Division of Cardiometabolic Health
The Division of Diabetes, Obesity, & Metabolism was established in 2012 at the ONPRC to focus on research efforts on what has been cumulatively referred to as metabolic diseases, which includes diabetes, obesity, and cardiovascular diseases. Together these diseases afflict more than 2/3rd of the population in the U.S. and are the number one cause of preventable death. Financially, these diseases are responsible for more than $500 billion in health care costs, which represents more than 30% of health care costs in the United States. Approximately 1/3rd of Americans are classified clinically as obese (Body Mass Index >30), with twice that number being overweight and at a high risk of associated complications, such as diabetes and cardiovascular disease. While there has been intense focus on understanding the pathogenesis and treatment of these metabolic diseases over the last decade, progress has been limited by appropriate preclinical models that naturally develop the full spectrum of disease complications observed in humans. Our new Division brings together internationally renowned scientists with access to critical nonhuman primate models and state-of-the-art research tools and facilities to address this worldwide health epidemic.
The scientific goal of this division is to understand the underlying causes and pathophysiology of obesity, diabetes, and associated metabolic diseases, as well as pursuing effective and safe interventions and therapeutics. Investigators in this division also have a special emphasis on women's health and on the developmental programming of metabolic diseases. This includes expertise in the central nervous system that controls appetite and energy expenditure, pancreas function, and adipose tissue function. Our investigators utilize a broad array of research tools including noninvasive imaging, complex whole animal studies on physiology and behavior, and in vitro and ex vivo techniques. The Obese NHP Resource, developed and directed by Dr. Kevin L. Grove, has established a nonhuman primate model of diet-induced obesity (DIO). This DIO model established here at the Primate Center has proven to be critical in the understanding of the complex mechanisms underlying the disease process, and, in many cases provides the only preclinical animal species that truly models the pathophysiology of these diseases in humans. The NHP models have provided an important competitive advantage for our investigators in obtaining funding from both the NIH and through industry sponsored collaborations. Our scientists have strong connections with both academic and clinical departments at OHSU, supporting the dedication of the division and the ONPRC to true translational science. Our scientists also actively participate in the training and mentoring of scientists at all levels and are involved in several postdoctoral and clinical training grants.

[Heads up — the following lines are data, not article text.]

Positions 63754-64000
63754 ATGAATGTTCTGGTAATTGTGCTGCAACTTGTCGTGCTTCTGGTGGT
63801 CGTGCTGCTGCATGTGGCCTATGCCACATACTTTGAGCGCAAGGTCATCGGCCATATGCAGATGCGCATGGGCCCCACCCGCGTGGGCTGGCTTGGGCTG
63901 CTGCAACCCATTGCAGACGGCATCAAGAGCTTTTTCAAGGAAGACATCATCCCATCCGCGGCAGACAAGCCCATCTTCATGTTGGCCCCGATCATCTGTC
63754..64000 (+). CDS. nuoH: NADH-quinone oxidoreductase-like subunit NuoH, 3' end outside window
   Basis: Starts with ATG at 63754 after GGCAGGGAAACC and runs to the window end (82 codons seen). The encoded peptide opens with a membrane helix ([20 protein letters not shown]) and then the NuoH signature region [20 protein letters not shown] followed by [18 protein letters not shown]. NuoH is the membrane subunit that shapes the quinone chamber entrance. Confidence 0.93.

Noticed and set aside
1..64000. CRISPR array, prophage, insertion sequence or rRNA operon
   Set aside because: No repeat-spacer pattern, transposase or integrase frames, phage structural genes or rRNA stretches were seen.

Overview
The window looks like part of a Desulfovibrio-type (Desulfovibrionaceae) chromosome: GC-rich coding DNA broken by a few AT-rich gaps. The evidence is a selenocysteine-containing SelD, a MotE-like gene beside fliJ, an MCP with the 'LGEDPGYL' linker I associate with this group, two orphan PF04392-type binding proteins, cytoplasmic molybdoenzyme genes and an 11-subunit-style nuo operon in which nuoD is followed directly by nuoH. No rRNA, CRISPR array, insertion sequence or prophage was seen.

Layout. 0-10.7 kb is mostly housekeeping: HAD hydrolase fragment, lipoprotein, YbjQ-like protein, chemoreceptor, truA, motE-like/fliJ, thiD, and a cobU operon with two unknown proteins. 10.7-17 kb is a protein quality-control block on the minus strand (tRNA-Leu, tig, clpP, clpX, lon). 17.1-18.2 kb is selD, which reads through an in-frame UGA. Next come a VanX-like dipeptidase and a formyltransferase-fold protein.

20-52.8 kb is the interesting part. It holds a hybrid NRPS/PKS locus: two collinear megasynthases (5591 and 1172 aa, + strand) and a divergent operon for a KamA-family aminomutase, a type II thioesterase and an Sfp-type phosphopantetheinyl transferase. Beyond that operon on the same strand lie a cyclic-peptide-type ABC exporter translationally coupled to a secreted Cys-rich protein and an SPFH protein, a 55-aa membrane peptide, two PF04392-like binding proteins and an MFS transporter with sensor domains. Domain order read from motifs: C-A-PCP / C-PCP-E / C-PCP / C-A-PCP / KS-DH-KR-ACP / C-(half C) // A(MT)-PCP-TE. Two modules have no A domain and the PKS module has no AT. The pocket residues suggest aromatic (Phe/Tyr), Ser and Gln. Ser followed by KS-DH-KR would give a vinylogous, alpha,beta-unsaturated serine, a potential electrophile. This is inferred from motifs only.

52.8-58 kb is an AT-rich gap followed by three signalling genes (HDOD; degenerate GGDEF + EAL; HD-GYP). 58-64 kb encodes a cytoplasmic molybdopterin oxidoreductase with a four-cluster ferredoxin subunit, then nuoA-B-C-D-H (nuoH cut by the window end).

Even though we are a small division at this time, currently consisting of 5 core scientists and 4 staff scientists, we have over $7 million (direct costs) of funding active during 2012-2013, with 70% coming from NIH and the rest from industry collaborations. Furthermore, our external collaborators have almost $2.5 million in support during that time directly related to research using our Obese NHP Resource.
See a list of scientists in the Division of Diabetes, Obesity, and Metabolism.